In all fairness …

February 12, 2016

A few days ago I received an email addressed to “Home Delivery Subscriber” from The New York Times offering me a Starbucks gift card for $20 as a token of appreciation for our patience while they resolve the home delivery disruptions.  Since I’ve written about those disruptions on this blog, I thought it was only fair to write about this gift card.  I can also report that while neither paper was delivered by 6:30 a.m. this morning, they were both there by 8:30 a.m.  Both used to come well before 6:30, back before all this turmoil began.  So we’ve regained some ground, but overall, the service has been diminished.

With regard to the gift card, I had to remind myself not to look a gift horse in the mouth, because not only don’t I drink coffee, but I have a difficult time with patronizing Starbucks for anything.  I kind of gave up on using them after many unpleasant experiences.  Jordan says it’s mainly that the Starbucks nearest where we live is notably poor in service.  He likes the one in the center of town, and so when I received the email with the gift card, not only did I ask for Jordan’s help in accessing it, but I suggested he take it.  He put it on his Starbucks card.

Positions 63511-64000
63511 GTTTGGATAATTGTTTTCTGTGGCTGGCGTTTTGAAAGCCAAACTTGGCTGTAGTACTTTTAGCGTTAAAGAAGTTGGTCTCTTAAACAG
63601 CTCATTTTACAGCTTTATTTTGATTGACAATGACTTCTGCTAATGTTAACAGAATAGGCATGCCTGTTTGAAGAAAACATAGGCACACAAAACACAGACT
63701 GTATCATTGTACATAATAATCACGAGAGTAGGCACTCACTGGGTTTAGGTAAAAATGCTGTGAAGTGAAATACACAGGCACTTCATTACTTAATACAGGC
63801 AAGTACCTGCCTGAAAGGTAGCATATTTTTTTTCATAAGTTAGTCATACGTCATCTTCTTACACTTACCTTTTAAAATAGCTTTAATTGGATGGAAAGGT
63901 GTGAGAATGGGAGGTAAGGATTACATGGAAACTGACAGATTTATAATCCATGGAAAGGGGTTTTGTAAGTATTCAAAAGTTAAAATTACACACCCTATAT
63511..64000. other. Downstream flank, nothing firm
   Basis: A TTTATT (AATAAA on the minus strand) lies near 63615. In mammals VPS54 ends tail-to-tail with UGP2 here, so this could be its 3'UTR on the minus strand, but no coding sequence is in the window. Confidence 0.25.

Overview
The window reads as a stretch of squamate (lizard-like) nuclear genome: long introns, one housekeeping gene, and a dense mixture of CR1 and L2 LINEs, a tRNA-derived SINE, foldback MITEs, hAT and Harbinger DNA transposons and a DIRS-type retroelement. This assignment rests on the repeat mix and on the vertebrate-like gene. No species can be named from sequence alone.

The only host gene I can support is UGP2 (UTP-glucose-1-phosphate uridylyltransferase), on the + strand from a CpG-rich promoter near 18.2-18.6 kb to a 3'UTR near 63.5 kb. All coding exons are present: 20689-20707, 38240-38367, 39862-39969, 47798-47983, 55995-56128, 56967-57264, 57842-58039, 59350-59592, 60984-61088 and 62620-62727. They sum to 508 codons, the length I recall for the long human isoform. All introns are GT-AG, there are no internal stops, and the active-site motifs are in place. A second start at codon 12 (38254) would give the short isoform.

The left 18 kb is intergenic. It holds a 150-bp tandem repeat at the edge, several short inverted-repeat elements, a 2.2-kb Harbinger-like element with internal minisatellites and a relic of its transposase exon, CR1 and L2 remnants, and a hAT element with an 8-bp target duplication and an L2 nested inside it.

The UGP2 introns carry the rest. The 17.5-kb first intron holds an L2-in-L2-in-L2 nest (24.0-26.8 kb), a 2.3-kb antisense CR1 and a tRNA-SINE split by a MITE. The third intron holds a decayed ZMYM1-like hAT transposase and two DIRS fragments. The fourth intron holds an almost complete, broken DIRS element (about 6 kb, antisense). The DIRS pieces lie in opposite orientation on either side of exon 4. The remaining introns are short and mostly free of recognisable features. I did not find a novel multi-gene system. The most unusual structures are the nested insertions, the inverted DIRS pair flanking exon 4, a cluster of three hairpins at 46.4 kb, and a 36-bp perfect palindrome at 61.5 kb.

Like most parents, I like it when somebody does something nice for my children, so from that angle, the gift card token was nice even if it was more in line with my child’s tastes.  And given our financial relationship, I do benefit in some way when Jordan receives Starbucks money on a gift card.  And, to be fair, it was only meant to be a token, not compensation, so there’s no saying it wasn’t helpful enough.

So there we are, enough of us apparently complained enough to get heard by the Senior Vice President for Consumer Marketing at The New York Times and receive something for all the missing and late newspapers.  But it doesn’t make me break out into a smile the way seeing the flock of robins alight in the rosebush in front of the Buddha statue in my backyard.  I think they are eating the rose hips.  There are certainly a lot of these robins.  Some of them also stand in the snow and stretch upwards to reach the food, kind of like the rabbits reaching up to eat the leaves on the bush during the summer.  That sort of treat makes me smile without thinking about it.

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